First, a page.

Reluctantly, the Wichita (Kansas) City Council is in the process of repealing a spate of local gun control ordinances in order to comply with a recently enacted state law nullifying county and city statutes infringing on the right to own, carry, and transport firearms within the Sunflower State.
As reported by the Associated Press:
Among the Wichita ordinances taken off the books are laws requiring private security officers to have gun permits and safety training. A member of the city's legal department said Wichita would still regulate the private security industry, with background checks and basic education requirements.
The City Council also repealed ordinances on possession of guns, knives and air rifles. Members were told the state still prohibits people from carrying knives with the intent to harm another person, but the city can't outlaw knives in public buildings.
All such ordinances passed by cities and counties statewide must be removed from the books as mandated by HB 2578, signed into law by Governor Sam Brownback in April 2014.
On April 23, Brownback announced he had the bill which prohibits cities or counties in Kansas from adopting or enforcing “any ordinance, resolution or regulation ... governing the purchase, transfer, ownership, storage, carrying or transporting of firearms or ammunition, or any component or combination thereof.”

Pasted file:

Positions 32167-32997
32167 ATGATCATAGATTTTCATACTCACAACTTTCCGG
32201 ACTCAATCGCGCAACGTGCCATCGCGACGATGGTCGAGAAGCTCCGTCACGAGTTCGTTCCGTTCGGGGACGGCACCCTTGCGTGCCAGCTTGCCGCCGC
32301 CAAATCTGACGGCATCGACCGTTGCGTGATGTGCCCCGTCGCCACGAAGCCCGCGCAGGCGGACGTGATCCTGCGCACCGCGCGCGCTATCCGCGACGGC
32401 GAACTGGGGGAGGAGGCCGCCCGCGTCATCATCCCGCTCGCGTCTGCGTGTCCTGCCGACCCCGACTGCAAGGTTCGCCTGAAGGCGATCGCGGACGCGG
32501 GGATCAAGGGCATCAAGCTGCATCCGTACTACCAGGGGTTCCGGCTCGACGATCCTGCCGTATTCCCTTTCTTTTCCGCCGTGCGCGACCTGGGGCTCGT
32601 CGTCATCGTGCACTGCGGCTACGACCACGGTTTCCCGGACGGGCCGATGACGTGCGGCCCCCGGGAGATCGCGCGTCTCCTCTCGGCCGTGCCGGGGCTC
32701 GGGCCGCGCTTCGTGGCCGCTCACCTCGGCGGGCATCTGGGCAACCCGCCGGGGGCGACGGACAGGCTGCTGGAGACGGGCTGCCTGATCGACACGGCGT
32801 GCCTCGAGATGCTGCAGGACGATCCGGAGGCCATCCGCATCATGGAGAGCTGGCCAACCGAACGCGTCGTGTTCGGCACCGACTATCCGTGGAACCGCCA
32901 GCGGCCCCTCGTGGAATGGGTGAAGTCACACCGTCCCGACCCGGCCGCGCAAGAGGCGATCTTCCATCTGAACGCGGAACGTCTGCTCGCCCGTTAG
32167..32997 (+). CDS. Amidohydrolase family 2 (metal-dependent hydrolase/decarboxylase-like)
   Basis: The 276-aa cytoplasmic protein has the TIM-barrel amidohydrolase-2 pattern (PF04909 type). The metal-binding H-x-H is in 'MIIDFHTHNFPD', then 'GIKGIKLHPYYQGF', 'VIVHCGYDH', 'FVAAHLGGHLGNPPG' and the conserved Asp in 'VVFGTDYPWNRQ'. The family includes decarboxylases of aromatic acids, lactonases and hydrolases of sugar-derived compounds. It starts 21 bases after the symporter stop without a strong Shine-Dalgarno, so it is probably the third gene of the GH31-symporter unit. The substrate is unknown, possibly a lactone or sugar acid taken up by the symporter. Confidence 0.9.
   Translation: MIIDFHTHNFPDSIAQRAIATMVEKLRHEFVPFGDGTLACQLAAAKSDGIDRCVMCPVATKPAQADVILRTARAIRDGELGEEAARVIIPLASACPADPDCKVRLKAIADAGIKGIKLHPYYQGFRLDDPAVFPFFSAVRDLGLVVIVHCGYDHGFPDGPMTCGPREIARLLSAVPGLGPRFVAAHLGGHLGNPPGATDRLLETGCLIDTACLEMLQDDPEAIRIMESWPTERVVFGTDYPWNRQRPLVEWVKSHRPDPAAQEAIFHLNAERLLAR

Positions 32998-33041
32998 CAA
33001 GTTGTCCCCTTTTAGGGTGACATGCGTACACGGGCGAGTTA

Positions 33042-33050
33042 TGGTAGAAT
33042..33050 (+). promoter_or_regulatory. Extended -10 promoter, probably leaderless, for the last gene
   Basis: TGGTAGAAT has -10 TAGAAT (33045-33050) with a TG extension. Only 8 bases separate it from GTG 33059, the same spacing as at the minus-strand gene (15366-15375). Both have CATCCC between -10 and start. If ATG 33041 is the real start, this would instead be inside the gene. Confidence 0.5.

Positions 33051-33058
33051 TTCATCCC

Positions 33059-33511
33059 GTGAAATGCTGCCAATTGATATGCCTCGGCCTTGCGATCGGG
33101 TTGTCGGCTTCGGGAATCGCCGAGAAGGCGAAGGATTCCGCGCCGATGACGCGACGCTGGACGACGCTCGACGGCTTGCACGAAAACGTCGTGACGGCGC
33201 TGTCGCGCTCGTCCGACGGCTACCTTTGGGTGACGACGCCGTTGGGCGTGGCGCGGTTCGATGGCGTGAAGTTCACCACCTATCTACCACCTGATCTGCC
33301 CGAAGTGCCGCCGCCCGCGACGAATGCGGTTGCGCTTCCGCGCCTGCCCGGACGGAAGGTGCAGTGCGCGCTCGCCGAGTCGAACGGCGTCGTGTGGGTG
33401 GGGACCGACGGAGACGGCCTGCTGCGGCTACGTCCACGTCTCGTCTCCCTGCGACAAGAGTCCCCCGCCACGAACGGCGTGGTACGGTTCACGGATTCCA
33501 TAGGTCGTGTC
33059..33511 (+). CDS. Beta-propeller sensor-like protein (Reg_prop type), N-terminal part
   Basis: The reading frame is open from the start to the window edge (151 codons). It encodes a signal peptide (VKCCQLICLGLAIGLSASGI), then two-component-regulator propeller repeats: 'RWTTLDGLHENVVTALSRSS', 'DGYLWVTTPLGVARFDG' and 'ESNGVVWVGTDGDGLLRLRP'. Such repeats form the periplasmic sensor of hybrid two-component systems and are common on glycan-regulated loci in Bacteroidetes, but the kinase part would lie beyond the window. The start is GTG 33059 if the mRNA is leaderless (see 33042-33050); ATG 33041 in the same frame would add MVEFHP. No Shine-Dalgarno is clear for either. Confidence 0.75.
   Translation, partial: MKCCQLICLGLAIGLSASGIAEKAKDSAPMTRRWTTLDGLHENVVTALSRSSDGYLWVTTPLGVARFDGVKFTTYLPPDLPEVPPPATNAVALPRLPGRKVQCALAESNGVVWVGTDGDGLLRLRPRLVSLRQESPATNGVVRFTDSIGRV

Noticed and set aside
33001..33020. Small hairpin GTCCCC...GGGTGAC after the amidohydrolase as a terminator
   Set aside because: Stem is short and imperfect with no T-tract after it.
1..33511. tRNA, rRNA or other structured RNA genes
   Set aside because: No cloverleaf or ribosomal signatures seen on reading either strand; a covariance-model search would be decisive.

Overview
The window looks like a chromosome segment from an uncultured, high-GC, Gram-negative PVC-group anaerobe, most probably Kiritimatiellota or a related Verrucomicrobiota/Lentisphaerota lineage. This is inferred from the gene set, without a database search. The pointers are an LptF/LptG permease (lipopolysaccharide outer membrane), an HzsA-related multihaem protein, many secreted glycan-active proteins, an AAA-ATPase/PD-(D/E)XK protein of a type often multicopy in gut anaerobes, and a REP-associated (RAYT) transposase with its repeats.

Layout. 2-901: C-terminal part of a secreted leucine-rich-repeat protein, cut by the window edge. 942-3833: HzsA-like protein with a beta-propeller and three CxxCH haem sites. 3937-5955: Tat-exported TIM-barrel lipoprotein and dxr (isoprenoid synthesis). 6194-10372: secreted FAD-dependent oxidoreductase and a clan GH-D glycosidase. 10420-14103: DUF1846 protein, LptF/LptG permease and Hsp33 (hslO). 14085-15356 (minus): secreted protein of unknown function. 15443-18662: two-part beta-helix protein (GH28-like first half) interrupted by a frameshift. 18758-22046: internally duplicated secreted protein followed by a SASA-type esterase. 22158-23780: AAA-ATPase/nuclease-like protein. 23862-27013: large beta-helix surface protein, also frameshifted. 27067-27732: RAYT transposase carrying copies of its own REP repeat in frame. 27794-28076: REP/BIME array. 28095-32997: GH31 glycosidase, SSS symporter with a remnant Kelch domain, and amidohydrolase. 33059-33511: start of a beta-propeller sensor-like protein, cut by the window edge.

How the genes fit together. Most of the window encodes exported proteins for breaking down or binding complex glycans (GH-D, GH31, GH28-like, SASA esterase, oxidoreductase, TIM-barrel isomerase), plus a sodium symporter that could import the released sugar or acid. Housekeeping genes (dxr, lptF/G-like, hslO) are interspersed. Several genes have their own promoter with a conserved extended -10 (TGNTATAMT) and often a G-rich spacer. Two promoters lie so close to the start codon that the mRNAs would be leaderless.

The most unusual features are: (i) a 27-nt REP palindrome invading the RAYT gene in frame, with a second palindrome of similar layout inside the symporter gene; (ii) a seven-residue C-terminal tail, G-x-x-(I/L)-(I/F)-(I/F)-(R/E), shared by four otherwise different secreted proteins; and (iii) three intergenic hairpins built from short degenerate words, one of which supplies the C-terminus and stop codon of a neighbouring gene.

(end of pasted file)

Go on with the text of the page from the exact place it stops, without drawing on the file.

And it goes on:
The law also declares that:
No city or county shall adopt or enforce any ordinance, resolution or regulation relating to the sale of a firearm by an individual, who holds a federal firearms license, that is more restrictive than any ordinance, resolution or regulation relating to the sale of any other commercial good.
Put simply, this new law prevents local governments in Kansas from reducing the scope of the rights protected by the Second Amendment.
“Kansans have long believed the right to bear arms is a constitutional right,” the governor said in a statement issued at the time of the signing of the bill into law.
The Kansas City Star reported that supporters of the bill praised the new law and the effects it has on local governments’ attempts to abridge the right to buy, sell, trade, own, and transfer weapons.
“It means that all of the laws are going to be uniform statewide,” said Patricia Stoneking, president of the Kansas State Rifle Association, as quoted by the Star.
Some Wichita local leaders are resistant to implementing the various pro-Second Amendment provisions of the new law. As reported on Guns.com:
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